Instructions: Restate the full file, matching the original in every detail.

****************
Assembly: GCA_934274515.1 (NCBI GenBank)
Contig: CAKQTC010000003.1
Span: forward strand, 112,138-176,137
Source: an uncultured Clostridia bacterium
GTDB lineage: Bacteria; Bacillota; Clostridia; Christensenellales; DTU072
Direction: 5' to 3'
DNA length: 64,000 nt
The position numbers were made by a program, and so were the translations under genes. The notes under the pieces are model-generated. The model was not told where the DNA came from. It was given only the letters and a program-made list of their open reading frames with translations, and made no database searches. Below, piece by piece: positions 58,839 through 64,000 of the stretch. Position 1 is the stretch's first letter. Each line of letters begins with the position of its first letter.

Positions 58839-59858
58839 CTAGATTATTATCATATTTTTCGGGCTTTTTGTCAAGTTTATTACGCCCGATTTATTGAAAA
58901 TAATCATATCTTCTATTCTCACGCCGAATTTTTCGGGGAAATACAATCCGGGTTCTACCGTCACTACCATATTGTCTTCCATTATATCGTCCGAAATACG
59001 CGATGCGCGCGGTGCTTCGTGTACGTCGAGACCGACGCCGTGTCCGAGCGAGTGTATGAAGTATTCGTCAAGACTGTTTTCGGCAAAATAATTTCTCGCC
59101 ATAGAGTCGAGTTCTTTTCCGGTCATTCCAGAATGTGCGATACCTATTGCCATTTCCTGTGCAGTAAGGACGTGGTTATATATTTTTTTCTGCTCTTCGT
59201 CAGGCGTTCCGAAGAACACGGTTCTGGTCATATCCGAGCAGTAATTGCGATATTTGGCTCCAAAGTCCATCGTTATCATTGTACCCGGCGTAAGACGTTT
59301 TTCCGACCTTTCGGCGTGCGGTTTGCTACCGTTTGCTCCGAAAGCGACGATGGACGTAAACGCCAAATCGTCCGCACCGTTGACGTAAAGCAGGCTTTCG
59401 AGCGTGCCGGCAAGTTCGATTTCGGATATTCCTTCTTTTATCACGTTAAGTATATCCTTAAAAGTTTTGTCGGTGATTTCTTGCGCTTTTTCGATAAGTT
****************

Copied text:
Assembly: GCA_934274515.1 (NCBI GenBank)
Contig: CAKQTC010000003.1
Span: forward strand, 112,138-176,137
Source: an uncultured Clostridia bacterium
GTDB lineage: Bacteria; Bacillota; Clostridia; Christensenellales; DTU072
Direction: 5' to 3'
DNA length: 64,000 nt
The position numbers were made by a program, and so were the translations under genes. The notes under the pieces are model-generated. The model was not told where the DNA came from. It was given only the letters and a program-made list of their open reading frames with translations, and made no database searches. Below, piece by piece: positions 58,839 through 64,000 of the stretch. Position 1 is the stretch's first letter. Each line of letters begins with the position of its first letter.

Positions 58839-59858
58839 CTAGATTATTATCATATTTTTCGGGCTTTTTGTCAAGTTTATTACGCCCGATTTATTGAAAA
58901 TAATCATATCTTCTATTCTCACGCCGAATTTTTCGGGGAAATACAATCCGGGTTCTACCGTCACTACCATATTGTCTTCCATTATATCGTCCGAAATACG
59001 CGATGCGCGCGGTGCTTCGTGTACGTCGAGACCGACGCCGTGTCCGAGCGAGTGTATGAAGTATTCGTCAAGACTGTTTTCGGCAAAATAATTTCTCGCC
59101 ATAGAGTCGAGTTCTTTTCCGGTCATTCCAGAATGTGCGATACCTATTGCCATTTCCTGTGCAGTAAGGACGTGGTTATATATTTTTTTCTGCTCTTCGT
59201 CAGGCGTTCCGAAGAACACGGTTCTGGTCATATCCGAGCAGTAATTGCGATATTTGGCTCCAAAGTCCATCGTTATCATTGTACCCGGCGTAAGACGTTT
59301 TTCCGACCTTTCGGCGTGCGGTTTGCTACCGTTTGCTCCGAAAGCGACGATGGACGTAAACGCCAAATCGTCCGCACCGTTGACGTAAAGCAGGCTTTCG
59401 AGCGTGCCGGCAAGTTCGATTTCGGATATTCCTTCTTTTATCACGTTAAGTATATCCTTAAAAGTTTTGTCGGTGATTTCTTGCGCTTTTTCGATAAGTT